luka

Well-known member
Staff member

luka

Well-known member
Staff member
For a very long time I was completely terrified of strangers and particularly formalised interactions, like ordering from a cafe. Sometimes, in particular circumstances, it comes back. I still can't do parties or anything resembling a party under any circumstances. There are certain types of people and certain social groupings that obliterate me. If I can't hang on to my self definition and self understanding and my own modes of interaction I drown.
 

firefinga

Well-known member
It's a grim future. And a very likely one - where a handful of giga-corporations control millions of people via their smartphones and Alexa. The brave new world of Amazon, Apple, Facebook and Samsung. People not only want this, they can't wait. Give people "Convenience", and they'll trade ANYTHING for it.
 
Last edited:

luka

Well-known member
Staff member
I like people but I'm very much an introvert. I'm the introverts introvert. The gold standard. I've just learned some tricks to survive.
 

luka

Well-known member
Staff member
It's a grim future. And a very likely one - wehere a handful of giga-corporations control millions of people via their smartphones and Alexa. The brave new world of Alexa, Apple, Facebook and Samsung. People not only want this, they can't wait. Give people "Convenience", and they'll trade ANYTHING for it.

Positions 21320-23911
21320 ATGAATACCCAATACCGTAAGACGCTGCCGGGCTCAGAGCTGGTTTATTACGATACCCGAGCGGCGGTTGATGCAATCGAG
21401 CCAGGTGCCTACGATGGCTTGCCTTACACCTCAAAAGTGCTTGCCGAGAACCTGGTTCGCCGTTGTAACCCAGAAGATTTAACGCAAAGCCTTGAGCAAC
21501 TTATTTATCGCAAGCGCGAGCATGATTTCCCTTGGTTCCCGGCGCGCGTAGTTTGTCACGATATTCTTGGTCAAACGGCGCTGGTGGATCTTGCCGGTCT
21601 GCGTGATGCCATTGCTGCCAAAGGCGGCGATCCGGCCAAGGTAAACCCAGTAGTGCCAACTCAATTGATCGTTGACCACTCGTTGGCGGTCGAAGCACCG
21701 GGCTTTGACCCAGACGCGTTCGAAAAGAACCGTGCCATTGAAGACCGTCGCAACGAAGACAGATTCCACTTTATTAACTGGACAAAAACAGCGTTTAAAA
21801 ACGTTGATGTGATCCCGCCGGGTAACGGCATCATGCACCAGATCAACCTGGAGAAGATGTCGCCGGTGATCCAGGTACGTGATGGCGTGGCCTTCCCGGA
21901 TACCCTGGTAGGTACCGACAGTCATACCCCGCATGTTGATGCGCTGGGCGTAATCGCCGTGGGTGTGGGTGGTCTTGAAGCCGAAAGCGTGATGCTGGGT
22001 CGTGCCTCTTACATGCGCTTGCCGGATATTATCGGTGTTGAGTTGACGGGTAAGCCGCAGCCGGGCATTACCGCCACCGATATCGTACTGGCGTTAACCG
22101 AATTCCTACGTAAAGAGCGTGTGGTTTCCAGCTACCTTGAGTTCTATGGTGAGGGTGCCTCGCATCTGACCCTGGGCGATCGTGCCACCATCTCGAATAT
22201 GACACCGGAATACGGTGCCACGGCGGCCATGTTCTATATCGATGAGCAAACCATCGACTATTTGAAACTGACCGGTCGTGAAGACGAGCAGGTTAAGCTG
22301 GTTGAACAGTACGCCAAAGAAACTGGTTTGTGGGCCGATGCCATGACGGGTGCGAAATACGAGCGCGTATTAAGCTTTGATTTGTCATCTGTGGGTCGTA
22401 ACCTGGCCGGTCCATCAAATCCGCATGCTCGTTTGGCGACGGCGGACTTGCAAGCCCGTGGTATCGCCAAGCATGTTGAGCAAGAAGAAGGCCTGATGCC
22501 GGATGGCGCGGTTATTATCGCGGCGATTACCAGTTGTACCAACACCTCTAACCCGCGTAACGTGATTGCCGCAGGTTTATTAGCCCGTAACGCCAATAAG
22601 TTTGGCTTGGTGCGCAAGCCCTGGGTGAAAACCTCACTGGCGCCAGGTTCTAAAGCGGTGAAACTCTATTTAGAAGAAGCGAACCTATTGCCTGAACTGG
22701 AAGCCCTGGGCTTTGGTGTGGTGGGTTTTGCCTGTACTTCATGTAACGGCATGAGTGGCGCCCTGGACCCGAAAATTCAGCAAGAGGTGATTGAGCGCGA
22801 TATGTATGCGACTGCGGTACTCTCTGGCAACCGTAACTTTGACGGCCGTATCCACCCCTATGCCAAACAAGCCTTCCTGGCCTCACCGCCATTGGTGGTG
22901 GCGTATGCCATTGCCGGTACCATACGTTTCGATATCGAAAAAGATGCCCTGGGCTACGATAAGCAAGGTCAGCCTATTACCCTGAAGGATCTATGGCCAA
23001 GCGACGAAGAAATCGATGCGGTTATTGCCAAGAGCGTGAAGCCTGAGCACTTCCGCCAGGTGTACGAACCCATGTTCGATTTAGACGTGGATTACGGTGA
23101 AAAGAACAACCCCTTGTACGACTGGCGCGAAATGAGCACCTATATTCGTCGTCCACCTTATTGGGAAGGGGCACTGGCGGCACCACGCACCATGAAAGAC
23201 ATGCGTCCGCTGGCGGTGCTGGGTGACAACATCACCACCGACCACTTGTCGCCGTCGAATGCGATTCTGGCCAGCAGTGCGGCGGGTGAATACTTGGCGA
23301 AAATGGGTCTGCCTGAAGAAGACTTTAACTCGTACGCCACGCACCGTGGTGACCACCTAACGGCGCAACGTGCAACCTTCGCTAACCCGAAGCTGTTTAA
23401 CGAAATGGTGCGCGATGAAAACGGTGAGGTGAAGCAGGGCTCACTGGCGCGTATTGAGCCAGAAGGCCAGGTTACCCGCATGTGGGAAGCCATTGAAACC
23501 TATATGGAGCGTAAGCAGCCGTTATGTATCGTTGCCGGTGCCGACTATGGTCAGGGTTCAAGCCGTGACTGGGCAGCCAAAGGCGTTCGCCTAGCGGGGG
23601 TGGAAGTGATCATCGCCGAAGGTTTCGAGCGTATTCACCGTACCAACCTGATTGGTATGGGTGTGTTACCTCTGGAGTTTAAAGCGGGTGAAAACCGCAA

It's convenience but also trading a relatively open ended, unpredictable interaction (with its inbuilt possibilities of misunderstandings and humiliation) with a standardised impersonal one. A reduction of risk.
 

Leo

Well-known member
interesting luka, why do you think you're introverted IRL but so vocal, eloquent and engaging here?
 

luka

Well-known member
Staff member
I was saying earlier in the thread I don't think online interaction is necessarily a degraded form of communication. I think it allows for things which face to face interaction makes difficult. I've always been vocal and outgoing once I'm certain of my space and I feel comfortable but I'm not one of those people who are immediately at ease in any room they walk into. Because I worked in hospitality for so many years I learned different tricks for taking some of the intensity out of communication, different ways of distancing myself. You stage a performance, make it a kind of game.
 

luka

Well-known member
Staff member
Meeting people from online is easy cos they already know who you are, what you do, how you communicate. So there's no period of having to establish that. You can carry on the conversation you were already in the middle of anYway.
 

firefinga

Well-known member
I was saying earlier in the thread I don't think online interaction is necessarily a degraded form of communication.